Modern Lovers
by Emma Straub
Hardcover- $14.56

An NPR Best Book of 2016
An Entertainment Weekly Best Book of 2016
A Slate Best Book of the Year
A Washington ...

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  "The book presents an interesting perspective on responsible parenting and marriage across a wide spectrum of characters." by thewanderingjew (see profile) 06/13/16

Modern Lovers, Emma Straub, author; Jen Tullock, narrator
This book is aptly titled. It covers heterosexual love, homosexual love and teenage love in the modern world of today where the rules governing basic values, morality and ethics have definitely morphed into a different species. It is a world that is more accommodating and accepting of different lifestyles and behaviors.
Three college friends who were once in a band called Kitty’s Mustache, are now 40 somethings living near each other in the modest Brooklyn neighborhood called Ditmas Park. Elizabeth and Andrew Marx are married. They are an interfaith couple. They have one child named Harry. Elizabeth is a realtor, but once she was the singer/songwriter of the group and Andrew was the bass player. Zoe Bennett and Jane Kahn are married and they have one child named Ruby Kahn-Bennett, a year older than Harry. Together they operate a restaurant called Hyacinth. They are an interracial, lesbian couple. Zoe was a member of the band who could play the piano and guitar.
Ruby and Harry are teenagers and close friends. Their relationship deepens as they struggle to discover who they are and who they want to become as adults. Some of the adults seem to be stuck in their own childhoods or in the need to return to that time of life as they grapple with their own aging and growing pains..
While in college, Elizabeth wrote a song made famous by a fourth member of their band, Lydia Greenbaum, who was the drummer and singer. The song, “Mistress of Myself” catapulted Lydia to fame, but like so many young famous entertainers, her life ended too soon. There is a movie being made about Lydia’s life, but Andrew and Elizabeth have not yet agreed to allow the song, a vital part of the movie, to be used in the film. Andrew doesn't want to have either his wife's past or his past behavior exposed on the screen for all the world to see, including his son and, perhaps, even Elizabeth. As secrets are revealed, they discover they may not know each other as well as they thought they did.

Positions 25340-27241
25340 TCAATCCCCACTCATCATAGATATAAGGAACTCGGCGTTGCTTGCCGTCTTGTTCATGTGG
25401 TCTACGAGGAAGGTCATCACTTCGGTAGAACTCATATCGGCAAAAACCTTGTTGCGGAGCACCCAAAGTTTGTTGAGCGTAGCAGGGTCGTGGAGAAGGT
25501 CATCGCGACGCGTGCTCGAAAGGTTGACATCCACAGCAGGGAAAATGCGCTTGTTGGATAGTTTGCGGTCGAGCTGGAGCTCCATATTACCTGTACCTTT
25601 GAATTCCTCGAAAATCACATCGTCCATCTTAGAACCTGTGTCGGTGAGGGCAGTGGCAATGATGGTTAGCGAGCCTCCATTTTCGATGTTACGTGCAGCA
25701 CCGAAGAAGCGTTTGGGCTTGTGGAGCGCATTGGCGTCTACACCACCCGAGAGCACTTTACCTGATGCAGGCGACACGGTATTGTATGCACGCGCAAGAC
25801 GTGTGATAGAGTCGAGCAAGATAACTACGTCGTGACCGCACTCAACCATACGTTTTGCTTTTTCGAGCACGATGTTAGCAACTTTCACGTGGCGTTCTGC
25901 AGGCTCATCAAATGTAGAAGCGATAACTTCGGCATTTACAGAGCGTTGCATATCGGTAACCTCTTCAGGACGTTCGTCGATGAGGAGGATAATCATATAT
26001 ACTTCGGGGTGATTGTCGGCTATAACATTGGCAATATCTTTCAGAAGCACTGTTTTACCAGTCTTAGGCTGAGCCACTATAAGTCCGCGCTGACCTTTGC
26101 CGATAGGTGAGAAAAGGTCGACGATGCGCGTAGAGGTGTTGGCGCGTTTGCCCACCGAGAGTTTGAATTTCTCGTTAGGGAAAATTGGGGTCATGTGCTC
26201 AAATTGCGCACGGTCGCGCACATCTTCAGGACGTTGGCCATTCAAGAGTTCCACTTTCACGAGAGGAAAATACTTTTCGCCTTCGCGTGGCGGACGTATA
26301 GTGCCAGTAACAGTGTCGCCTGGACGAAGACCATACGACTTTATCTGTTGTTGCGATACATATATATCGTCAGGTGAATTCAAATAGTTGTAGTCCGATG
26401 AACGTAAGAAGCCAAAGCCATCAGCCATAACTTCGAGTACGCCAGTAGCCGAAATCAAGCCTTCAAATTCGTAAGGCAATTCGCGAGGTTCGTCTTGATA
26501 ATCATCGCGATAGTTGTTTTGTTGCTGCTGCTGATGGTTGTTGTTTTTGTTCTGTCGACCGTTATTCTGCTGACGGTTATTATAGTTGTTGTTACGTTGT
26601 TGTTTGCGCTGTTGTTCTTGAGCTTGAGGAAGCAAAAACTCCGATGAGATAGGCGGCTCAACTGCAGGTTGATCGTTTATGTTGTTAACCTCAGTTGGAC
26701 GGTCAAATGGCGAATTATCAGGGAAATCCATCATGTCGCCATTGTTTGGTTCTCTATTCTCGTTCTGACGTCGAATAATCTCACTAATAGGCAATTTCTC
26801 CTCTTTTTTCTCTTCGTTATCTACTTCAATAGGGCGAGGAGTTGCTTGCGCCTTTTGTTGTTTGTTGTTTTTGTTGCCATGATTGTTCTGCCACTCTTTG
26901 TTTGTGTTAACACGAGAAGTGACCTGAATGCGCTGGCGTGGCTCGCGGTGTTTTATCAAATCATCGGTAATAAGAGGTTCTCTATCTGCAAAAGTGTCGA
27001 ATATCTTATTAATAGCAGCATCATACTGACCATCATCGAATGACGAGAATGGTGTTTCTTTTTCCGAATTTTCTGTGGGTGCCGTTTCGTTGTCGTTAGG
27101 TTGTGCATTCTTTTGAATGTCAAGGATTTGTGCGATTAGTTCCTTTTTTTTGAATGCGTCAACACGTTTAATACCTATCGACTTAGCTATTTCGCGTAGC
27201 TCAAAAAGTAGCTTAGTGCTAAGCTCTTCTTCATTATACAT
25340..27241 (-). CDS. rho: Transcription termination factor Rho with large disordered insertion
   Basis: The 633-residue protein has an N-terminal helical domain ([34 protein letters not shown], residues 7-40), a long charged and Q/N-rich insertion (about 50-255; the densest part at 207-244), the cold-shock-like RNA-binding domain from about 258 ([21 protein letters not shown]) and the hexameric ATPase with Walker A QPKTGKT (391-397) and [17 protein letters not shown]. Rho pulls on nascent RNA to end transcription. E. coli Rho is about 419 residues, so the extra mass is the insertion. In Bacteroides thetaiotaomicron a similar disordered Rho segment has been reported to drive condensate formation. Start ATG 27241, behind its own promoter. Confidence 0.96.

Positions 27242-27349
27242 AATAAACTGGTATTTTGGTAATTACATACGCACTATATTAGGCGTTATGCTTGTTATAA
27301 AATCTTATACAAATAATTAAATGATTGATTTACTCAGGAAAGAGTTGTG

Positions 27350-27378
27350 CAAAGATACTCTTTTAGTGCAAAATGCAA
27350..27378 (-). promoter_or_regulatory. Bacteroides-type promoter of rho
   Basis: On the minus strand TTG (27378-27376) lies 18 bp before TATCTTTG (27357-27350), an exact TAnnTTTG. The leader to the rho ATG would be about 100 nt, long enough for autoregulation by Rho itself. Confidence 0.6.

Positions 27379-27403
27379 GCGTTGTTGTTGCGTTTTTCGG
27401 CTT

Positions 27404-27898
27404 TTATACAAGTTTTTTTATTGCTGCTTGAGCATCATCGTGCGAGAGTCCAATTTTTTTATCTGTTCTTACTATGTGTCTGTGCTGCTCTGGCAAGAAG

Zoe and Jane are not sure they want to remain together. Their daughter Ruby is a free spirit with purple hair and very little ambition for further education. They are very progressive parents who do very little regarding discipline, allowing Ruby a great deal of freedom, trusting her judgment which seems to leave a lot to be desired, but they are busy running the restaurant. They nurture her, but are very busy working and are rarely home. She is left pretty much To her own devices. She often stretches the rules to suit herself.
Ruby and Harry are friends, but Harry is a bit of a nerd. He usually follows the rules, but as his relationship with Ruby develops and he struggles to be less ordinary and predictable, he begins to break some pretty serious ones. All of the characters seem to be grappling with aging and growing pains with the adults yearning for the gaiety and freedom of the past and the teens yearning for the freedom of their future. Each, in his/her own way, begins to behave deceptively as a voice is given to the disappointment and misgivings they feel about the way their lives are turning out.
Although they all face major bumps in the road, the consequences for the misbehavior and poor choices do not seem to fit the circumstances or feel particularly realistic. In addition, the author created characters that seemed immature and overly preoccupied with sex, above all else. I thought the narrator overdid it a bit, at times, so that I felt as if she became more important than the character she portrayed.
On a positive note, the book was set in my old stomping grounds, in Brooklyn, so it brought back many memories of my own growing up and personal life crises, however, when I grew up, there were far more rules and regulations concerning appropriate behavior. We couldn’t think about running away to find ourselves. We had to face life a bit more responsibly and get a job to support ourselves. No one would think of turning to their parents for support. Rather we tried to help them, if we could.
The book made me wonder if the pendulum has not swung too far to the left, since all of the characters, young and old, seemed to be unhappy and unable to face life as adults or soon to be adults, unable to deal with life's problems without some kind of radical, sometimes thoughtless, sometimes illegal, sometimes inappropriately naive and most often selfish solutions. Perhaps too much freedom, with too little thought for the consequences, is really not a good long-term solution for all problems. Selfishness, self-satisfaction and self-interest seemed to be the reigning theme in the novel as young and old struggled with coming of age.

  "" by lakequiv (see profile) 08/10/16

  "" by Djbg1 (see profile) 08/19/16

  "" by [email protected] (see profile) 01/09/17

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  "Modern Lovers" by BPBC_Lauren (see profile) 01/29/17

I liked it. A quick, enjoyable read. Some characters were less developed than others.

  "" by [email protected] (see profile) 04/02/18

  "" by Ljwagoner (see profile) 04/24/18

A good read for a change of pace. P. 29 “Choices were easy to make until you realized how long life could be.”

  "" by [email protected] (see profile) 05/22/18

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